Getting Your Knitting Patterns Noticed

Tan House Brook Shawl | Down Cellar Studio Podcast  Designer BostonJen

I’m not going to lie, it feels really good getting your pattern uploaded to Ravelry for sale but there are thousands upon thousands of patterns on Ravelry, both for sale and for free. So how can you stand out?

Here are my top 5 tips for getting your knitting pattern noticed

  1. Aim for amazing photos! Even if the only way knitters find your patterns is by browsing Ravelry, they are far more likely be drawn in if you have a gorgeous photo. You really want your photo to pop. Use a background that’s a sharp contrast to your project. Employ the use of a beautiful model. Use your judgement based on your pattern but when you look through all of the photos you have of your finished object, scroll through and see what really stands out to you. Use that as your featured image.
  2. Be part of the knitting community. One of the best things about Ravelry and about the knitting world in general is the real, honest to goodness aspect of community that exists. There are lots of kind, interesting people who will want to get to know you. Join message boards, find knitters on Instagram or Twitter and get to know people. Don’t get me wrong, I’m not telling you to be sleazy. Be yourself. Be genuinely interested in what others are doing. Share honestly about who you are and what you’re interested in. As you participate in the community you’ll find you have many connections within this huge network. They will start to pay attention when you post and will see what you’re working on. If what you’re knitting are your own patterns they’ll notice that too. You’ll attract attention without having to be a pushy salesperson.
  3. Sponsor Giveaways. Anyone who has been involved in the online knitting community knows there are approximately one million knit-a-longs (KALs) going on at any given moment.  The hosts are often looking for prizes to giveaway to the winners. Reach out and offer your pattern as a prize. I can personally tell you that Ravelry giftable patterns are a great prize option for a KAL host because there’s nothing to mail and less logistics to worry about. This will give you exposure to groups that may not have heard about you because the KAL host will talk about the prizes to drum up enthusiasm for the KAL.
  4. Employ Pattern Gifts. Even if you don’t have an audience (yet), there are plenty of people in the knitting community who do (think podcasters, bloggers, designers). Gifting your pattern to people who share a lot about what they’re knitting can be very helpful to you as a designer. Again, don’t be a jerk. Don’t go into this scheming to get your pattern discussed on every blog and podcast out there. (I’m not saying that was your plan, but don’t forget- this is a community- always strive to be an upstanding member). I approach this as a true gift. If there are people in the knitting community I really enjoy, I sometimes gift my pattern to them as a token of my thanks for what they do and what I get out of their content. I do not and will not specifically ask for mentions of my pattern. If my pattern is of interest to them or if they eventually knit it, they will discuss it. I will in many cases also offer my pattern as a prize in an upcoming contest they may have in the works. This costs me nothing out of pocket and provides free advertising!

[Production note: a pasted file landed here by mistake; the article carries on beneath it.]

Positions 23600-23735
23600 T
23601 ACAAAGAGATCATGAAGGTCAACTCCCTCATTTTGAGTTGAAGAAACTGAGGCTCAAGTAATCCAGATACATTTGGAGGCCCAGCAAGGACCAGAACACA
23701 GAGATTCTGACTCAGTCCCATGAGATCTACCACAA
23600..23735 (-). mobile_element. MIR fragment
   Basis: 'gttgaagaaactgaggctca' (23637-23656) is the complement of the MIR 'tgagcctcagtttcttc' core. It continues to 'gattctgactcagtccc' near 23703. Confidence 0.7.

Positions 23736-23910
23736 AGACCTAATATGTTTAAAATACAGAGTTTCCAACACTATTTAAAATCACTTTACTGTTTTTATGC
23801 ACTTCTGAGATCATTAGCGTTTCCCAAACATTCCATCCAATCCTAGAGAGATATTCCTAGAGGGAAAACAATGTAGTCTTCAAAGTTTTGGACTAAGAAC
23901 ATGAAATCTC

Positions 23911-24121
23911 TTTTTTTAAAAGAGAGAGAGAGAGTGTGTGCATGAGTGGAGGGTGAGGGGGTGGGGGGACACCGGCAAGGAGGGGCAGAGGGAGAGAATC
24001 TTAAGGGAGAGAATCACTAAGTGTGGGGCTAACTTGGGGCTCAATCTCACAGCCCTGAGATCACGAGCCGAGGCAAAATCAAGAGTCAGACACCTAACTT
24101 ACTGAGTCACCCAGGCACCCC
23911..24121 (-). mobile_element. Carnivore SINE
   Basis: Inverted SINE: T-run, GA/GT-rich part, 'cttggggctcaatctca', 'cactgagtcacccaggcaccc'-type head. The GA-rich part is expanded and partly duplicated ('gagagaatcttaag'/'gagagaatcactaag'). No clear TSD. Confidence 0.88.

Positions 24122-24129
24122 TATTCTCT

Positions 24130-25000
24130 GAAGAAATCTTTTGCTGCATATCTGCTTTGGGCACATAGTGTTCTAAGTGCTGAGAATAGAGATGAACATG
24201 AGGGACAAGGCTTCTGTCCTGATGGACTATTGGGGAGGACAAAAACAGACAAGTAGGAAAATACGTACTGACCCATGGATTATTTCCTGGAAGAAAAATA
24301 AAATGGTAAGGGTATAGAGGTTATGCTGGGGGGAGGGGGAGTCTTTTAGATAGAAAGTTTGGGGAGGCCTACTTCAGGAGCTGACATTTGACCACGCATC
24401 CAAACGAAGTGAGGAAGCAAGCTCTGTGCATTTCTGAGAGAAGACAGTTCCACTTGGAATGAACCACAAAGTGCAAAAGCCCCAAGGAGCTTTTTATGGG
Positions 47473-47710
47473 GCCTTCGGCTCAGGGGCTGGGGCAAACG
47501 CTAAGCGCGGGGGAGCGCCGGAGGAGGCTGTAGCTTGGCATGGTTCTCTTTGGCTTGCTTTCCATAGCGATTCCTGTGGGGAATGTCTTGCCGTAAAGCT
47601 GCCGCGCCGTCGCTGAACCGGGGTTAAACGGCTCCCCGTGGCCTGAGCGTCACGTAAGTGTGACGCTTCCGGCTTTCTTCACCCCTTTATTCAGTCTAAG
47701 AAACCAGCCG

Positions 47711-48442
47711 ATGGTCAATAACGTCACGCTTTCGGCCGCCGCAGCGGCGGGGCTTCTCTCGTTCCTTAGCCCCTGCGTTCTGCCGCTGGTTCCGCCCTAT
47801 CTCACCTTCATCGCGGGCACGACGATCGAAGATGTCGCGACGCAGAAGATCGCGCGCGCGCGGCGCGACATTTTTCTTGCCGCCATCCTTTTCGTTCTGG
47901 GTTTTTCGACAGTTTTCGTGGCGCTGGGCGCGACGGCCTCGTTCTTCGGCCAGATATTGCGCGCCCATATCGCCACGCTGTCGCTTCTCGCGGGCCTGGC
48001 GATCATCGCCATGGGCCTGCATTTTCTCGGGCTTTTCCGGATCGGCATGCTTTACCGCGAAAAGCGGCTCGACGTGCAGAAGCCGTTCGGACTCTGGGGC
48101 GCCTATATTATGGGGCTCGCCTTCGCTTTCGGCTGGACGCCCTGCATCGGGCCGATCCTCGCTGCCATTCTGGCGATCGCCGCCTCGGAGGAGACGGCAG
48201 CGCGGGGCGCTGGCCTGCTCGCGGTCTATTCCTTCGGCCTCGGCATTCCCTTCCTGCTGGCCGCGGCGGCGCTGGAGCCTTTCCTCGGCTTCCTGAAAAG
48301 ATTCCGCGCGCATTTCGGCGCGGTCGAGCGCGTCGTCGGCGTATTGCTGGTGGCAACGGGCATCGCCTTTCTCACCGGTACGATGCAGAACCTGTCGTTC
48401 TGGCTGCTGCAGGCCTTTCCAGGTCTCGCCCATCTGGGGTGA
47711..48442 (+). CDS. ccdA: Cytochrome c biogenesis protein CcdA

5. Wear it! Do you have any plans to go to a knitting event? It could be something at your LYS. A major fiber festival? A new knitting group? Wear your pattern proudly! If others ask about it, tell them that it’s your design and how they can find. Better yet? Give them a business card with your information so they can find you easily. Better than that? Give them a hand out with a coupon code on it, good for a limited amount of time, to give them even more incentive.

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